17 References 1. Schwaber & Sutherland: Scrum Guide, 2. Ken Schwaber: The Enterprise and Scrum, Microsoft Press. 3. Nonaka, Ikujiro and Takeuchi, Hirotaka: The New, New Product Development Game, Harvard Business Review. 4. Henrik Kniberg: Scrum and XP from the Trenches, InfoQ. 5. Schwaber & Sutherland: Software in 30 Days, Wiley.com 6. M Schoeman: 5 Traits of the perfect Scrum Master, scrumsolutions.co.za/articles 7. Gunther Verheyen: Scrum A Pocket Guide, Van Haren Publishing 8. Charles Bradley: User Story Basics, 9. Steve Denning: The Leader's Guide to Radical Management, Jossey-Bass; 1 edition (October 12, 2010) 10. The Agile Manifesto: John Kotter: Our Iceberg is Melting, St Martin s Press. 12. Your Scrum Advantage 16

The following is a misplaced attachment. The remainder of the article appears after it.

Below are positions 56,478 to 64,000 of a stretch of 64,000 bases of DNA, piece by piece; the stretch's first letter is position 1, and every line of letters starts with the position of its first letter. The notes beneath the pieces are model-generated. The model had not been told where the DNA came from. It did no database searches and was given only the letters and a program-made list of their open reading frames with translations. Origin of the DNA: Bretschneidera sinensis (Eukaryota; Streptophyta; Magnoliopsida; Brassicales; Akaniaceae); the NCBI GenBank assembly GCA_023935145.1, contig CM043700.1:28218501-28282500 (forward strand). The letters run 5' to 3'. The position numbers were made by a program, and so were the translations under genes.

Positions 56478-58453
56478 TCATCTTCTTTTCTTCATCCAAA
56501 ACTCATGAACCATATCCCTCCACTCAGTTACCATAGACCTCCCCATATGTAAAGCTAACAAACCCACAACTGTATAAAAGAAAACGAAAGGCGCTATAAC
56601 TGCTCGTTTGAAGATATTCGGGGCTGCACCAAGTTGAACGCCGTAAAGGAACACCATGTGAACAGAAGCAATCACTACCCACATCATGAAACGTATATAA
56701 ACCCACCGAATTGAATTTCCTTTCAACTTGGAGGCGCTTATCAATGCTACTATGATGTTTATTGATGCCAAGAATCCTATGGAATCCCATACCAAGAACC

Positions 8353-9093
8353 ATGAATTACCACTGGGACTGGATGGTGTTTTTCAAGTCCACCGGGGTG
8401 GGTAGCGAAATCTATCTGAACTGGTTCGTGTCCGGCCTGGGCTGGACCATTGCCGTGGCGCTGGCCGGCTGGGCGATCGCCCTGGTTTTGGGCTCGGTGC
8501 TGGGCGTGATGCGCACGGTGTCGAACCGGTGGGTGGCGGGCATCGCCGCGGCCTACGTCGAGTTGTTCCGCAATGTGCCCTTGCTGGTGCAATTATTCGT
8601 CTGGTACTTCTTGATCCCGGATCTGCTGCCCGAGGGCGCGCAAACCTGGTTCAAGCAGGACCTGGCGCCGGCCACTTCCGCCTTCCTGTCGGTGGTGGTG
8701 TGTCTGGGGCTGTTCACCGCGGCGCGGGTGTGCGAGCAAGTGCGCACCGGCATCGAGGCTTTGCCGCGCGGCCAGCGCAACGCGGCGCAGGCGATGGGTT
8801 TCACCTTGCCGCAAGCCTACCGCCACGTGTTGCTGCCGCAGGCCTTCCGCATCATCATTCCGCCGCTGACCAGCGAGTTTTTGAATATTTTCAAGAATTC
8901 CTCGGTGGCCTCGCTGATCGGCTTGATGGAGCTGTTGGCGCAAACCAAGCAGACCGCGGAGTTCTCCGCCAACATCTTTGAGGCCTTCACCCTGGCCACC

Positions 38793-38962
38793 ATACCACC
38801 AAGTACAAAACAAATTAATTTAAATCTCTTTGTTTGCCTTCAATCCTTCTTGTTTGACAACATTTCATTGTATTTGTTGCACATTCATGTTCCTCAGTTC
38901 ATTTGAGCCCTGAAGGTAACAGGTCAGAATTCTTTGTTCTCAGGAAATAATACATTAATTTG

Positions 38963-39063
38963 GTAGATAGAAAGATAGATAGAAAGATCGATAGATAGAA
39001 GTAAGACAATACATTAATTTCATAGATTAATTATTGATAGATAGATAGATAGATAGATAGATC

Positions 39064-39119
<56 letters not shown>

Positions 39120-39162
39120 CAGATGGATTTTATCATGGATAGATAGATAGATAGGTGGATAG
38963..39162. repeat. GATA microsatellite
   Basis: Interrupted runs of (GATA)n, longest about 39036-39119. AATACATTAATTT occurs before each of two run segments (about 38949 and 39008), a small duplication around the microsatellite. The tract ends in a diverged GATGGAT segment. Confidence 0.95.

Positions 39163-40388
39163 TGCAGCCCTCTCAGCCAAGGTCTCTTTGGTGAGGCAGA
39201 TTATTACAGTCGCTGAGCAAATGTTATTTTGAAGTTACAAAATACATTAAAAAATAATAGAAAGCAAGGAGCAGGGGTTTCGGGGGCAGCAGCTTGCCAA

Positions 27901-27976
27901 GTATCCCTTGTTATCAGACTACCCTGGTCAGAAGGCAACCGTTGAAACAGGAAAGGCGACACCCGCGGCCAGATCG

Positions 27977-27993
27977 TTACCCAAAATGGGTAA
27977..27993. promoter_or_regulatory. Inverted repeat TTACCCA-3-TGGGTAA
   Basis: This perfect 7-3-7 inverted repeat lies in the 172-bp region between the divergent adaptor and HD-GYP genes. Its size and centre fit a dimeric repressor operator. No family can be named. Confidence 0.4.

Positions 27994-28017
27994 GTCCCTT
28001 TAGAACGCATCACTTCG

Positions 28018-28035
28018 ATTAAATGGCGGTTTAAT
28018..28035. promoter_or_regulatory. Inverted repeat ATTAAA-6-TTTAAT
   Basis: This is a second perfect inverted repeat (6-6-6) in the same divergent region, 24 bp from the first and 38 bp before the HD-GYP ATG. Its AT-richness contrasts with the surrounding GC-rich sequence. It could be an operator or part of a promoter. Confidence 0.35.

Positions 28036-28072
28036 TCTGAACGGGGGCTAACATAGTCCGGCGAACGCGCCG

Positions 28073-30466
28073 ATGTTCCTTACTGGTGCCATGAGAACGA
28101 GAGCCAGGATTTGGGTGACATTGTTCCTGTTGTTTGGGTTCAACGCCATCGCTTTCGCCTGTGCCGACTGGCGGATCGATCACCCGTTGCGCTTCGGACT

18 About Scrum Solutions Scrum Solutions is a Business Improvement Consultancy, situated in the most beautiful part of South Africa: Cape Town. Scrum Solutions assist enterprises achieve extra-ordinary results through waste elimination by decreasing their software development project by 80% and making 65% more profit than their counterparts. We provide Software Development organisations with effective best practices to implement Agile Methodologies such as Scrum, XP and Kanban for on time, within budget, scope changing IT projects enabling organisations to gain the competitive edge in a swiftly evolving environment. Our revolutionary business improvement blueprint is not a prescriptive set of directions to a single desired future, but rather a game plan that allows a company to be successful no matter how an uncertain, changing business environment unfolds. Our unique practices and tools allow us to scale your agile transition in the best way for your organisation. It enables us to understand your unique requirements and goals to successfully adopt a predictable yet flexible way of working suited to your needs. Scrum Solutions S.E.M.I program helps organisations navigate complex cross functional changes, increase Agile competencies at the individual, team and company level. We work with managers across functions to implement sustainable business practices for competitive advantage incorporating: Strategy: using an incremental, iterative and transparent approach we align all business areas to the Agile process; Expertise: using our embedded Agile expert we collaborate with teams on deliverables while mentoring them on Agile best practices; Metrics: using baseline and on-going metrics for visibility of product delivery, program progress and analyses of program evolution; Indicators (Management): aligning business to an Agile framework integrating KPI s and legal contracts. Website: Mobile: Skype: mandy.krog